New Microsoft Surface report reveals how a lack of investment in sociable and collaborative workplaces may be holding UK employees back from returning to offices
UK businesses are failing to invest in new, collaborative office environments that could encourage staff back into work after the pandemic, a new Microsoft Surface report warns.
More than four in five UK workers (83%) surveyed by YouGov on behalf of Microsoft Surface find themselves still in the same office environment as before the pandemic. Meanwhile, only around one third (35 per cent) of IT decision makers (ITDMs) surveyed for the same report have been asked to consider whether the IT in their office is fit for their workforce today. What’s clear is that the whole way in which we work has changed irrevocably, but our workplaces have not kept pace.
The majority of those surveyed believe that office work is better suited to both socialising with colleagues (57%) and strengthening relationships with colleagues (65%) compared to remote work.
However, the new research indicates that staff are stuck in uncollaborative work patterns when they do venture into the office – the majority (71%) report ‘doing emails’ every time they go in. Additionally, less than one third (31%) of office workers say that their organisation has invested in technology to improve collaboration in the past year – with just 6% of ITDMs recognising meeting room technology as a priority investment.
Perhaps as a result, half (50%) of employees surveyed only go into the office when they’ve been told that they have to. This is worrying, as Microsoft’s Work Trend Index report recently revealed that getting employees back into the office in person is a concern for 80% of UK business leaders in the coming year.
Alan Slothower, Surface Business Group Lead at Microsoft UK, said: “Too many UK workers are stuck in the same office spaces as before the pandemic, their organisations having made little investment in building a sociable and collaborative workspace. Employees clearly need more enticement back to offices than an employer mandate. The question for leaders is clear: Are our offices fit for today’s workforce and will they really want to come back?”
The re-imagined office
The Microsoft Surface report, The re-imagined office: not a re-design but a re-define, draws on the views of thousands of UK employees and more than 500 ITDMs to highlight the importance for organisations to re-imagine their offices for the hybrid road ahead. The report shares insights across three dimensions – collaboration, productivity and employee engagement – surfacing questions for UK business leaders, change managers and ITDMs to consider.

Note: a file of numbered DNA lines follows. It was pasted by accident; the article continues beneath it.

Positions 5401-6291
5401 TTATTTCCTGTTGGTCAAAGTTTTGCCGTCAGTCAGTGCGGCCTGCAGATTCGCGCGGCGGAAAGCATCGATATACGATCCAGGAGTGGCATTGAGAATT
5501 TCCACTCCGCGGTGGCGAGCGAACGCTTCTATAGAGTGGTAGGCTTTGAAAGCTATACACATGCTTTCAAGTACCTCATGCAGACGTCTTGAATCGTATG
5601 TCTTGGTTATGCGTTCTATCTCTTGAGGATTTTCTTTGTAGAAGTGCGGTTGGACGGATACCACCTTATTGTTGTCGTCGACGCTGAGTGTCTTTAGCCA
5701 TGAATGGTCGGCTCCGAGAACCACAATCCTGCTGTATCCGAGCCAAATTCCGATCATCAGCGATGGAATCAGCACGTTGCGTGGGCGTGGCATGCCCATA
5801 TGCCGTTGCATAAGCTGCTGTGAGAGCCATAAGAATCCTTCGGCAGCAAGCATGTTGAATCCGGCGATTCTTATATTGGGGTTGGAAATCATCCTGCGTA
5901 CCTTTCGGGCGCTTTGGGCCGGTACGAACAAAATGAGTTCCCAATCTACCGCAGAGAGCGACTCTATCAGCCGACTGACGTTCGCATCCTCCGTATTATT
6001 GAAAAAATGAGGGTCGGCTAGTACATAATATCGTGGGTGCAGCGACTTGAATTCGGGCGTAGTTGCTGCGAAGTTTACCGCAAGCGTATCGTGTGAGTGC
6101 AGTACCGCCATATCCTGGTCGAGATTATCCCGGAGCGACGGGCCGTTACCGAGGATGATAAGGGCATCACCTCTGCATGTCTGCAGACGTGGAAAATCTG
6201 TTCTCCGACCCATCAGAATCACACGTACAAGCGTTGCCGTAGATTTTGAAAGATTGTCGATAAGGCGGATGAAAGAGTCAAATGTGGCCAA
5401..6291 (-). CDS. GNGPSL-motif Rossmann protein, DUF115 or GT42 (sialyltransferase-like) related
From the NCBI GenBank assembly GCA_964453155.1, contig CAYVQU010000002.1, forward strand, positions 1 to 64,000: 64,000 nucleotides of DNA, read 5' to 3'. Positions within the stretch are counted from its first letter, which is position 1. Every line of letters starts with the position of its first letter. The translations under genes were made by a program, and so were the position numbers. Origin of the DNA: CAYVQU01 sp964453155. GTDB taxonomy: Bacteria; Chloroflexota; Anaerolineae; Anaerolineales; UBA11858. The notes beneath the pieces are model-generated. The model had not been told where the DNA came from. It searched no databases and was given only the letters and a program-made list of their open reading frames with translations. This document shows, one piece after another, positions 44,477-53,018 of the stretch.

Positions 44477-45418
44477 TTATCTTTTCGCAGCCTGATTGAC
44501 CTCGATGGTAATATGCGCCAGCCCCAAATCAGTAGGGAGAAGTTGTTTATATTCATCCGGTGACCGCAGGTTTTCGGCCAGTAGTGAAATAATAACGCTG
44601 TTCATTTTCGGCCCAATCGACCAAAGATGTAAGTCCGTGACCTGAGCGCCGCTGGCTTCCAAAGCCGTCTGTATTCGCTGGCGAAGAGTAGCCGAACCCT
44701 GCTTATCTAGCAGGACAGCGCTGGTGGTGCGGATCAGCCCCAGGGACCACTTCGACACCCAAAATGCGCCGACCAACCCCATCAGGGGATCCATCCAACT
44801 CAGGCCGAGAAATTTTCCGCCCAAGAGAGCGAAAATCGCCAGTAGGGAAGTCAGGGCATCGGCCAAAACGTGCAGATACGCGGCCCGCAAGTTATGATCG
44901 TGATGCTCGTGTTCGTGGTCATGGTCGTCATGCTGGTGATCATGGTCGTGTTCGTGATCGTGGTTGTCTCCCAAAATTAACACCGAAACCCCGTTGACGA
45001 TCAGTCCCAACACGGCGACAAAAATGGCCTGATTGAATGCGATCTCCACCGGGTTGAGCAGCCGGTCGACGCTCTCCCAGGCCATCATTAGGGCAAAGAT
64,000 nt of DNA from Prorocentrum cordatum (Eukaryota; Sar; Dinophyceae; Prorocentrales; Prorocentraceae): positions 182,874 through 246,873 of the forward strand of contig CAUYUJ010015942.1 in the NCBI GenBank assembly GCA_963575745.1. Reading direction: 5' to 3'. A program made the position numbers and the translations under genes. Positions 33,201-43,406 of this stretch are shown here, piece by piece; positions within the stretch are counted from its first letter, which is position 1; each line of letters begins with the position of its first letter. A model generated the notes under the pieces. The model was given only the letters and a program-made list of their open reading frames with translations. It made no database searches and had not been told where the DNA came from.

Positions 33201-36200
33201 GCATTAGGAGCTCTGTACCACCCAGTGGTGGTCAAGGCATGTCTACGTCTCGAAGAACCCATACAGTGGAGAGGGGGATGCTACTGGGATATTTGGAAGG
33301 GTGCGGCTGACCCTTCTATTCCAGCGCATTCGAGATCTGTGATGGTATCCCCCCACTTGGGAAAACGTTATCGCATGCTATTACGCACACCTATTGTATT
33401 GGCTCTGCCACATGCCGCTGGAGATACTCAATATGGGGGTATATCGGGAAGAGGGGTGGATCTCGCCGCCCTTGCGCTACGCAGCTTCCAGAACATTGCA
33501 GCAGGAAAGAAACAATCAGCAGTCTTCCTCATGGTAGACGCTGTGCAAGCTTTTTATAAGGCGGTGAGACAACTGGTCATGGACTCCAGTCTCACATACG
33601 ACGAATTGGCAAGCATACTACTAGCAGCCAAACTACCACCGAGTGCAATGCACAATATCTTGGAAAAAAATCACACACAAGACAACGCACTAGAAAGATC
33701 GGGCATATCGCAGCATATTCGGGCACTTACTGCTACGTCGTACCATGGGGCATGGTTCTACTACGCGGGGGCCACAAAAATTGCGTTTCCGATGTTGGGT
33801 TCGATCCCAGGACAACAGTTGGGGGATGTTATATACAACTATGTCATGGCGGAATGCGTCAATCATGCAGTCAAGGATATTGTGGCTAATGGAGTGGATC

In the report, UK employees share their top three frustrations with office work – feeling like they achieve less than when working remotely (as cited by 36% of respondents); the cost and length of time commuting (32%); and reduced time spent with loved ones (25%).
Interestingly, when asked to imagine a new office workplace, it’s the ‘basics’ they long for. Strong Wi-Fi was the most commonly cited request (49%), followed by good air conditioning with temperature control (47%), and flexible work hours (46%) and good transport links (43%).
But wherever they work, four in five employees (81%) think of their work device – typically a laptop – as their ‘personal office’ to keep them productive wherever they are. Indeed, devices do remain a priority investment for ITDMs in recognition of the crucial role they play to the modern, hybrid worker, according to the research.
Alan Slothower commented: “When the world shifted to remote work a couple of years ago, organisations focused simply on ensuring workforces remained operational by providing people with devices and tools to work from home. Now, as organisations and employees experiment with various types of hybrid models and workers head back to the office once more, business leaders must balance the need for continued productivity with employee expectations of the office – and ensure it is fit for purpose. Our research points to a clear need for businesses to not just re-design their offices, but truly re-imagine them for a hybrid future.”
To learn more about the findings please find the full report here.
The Microsoft Surface report outlines three key steps which business leaders and change managers need to take in order to make the reimagined office a reality:
- Make employees’ needs central to business strategy – with a change management strategy that considers employees’ needs and reasons for using the office. Not only will this ensure that devices deliver on what they need to, but also enhance the employee experience.
- Accept and address the hybrid paradox – if employers want to encourage greater in-person presence, it starts by understanding that people value flexibility and human connection and letting go of a one-size-fits-all approach.
- View devices as a productivity powerhouse, not just as a technical necessity – the devices which employees use have significant impact on their morale and lead to better productivity and business outcomes. The right devices can also enhance accessibility and create more inclusive experiences for people with disabilities and those working from remote locations.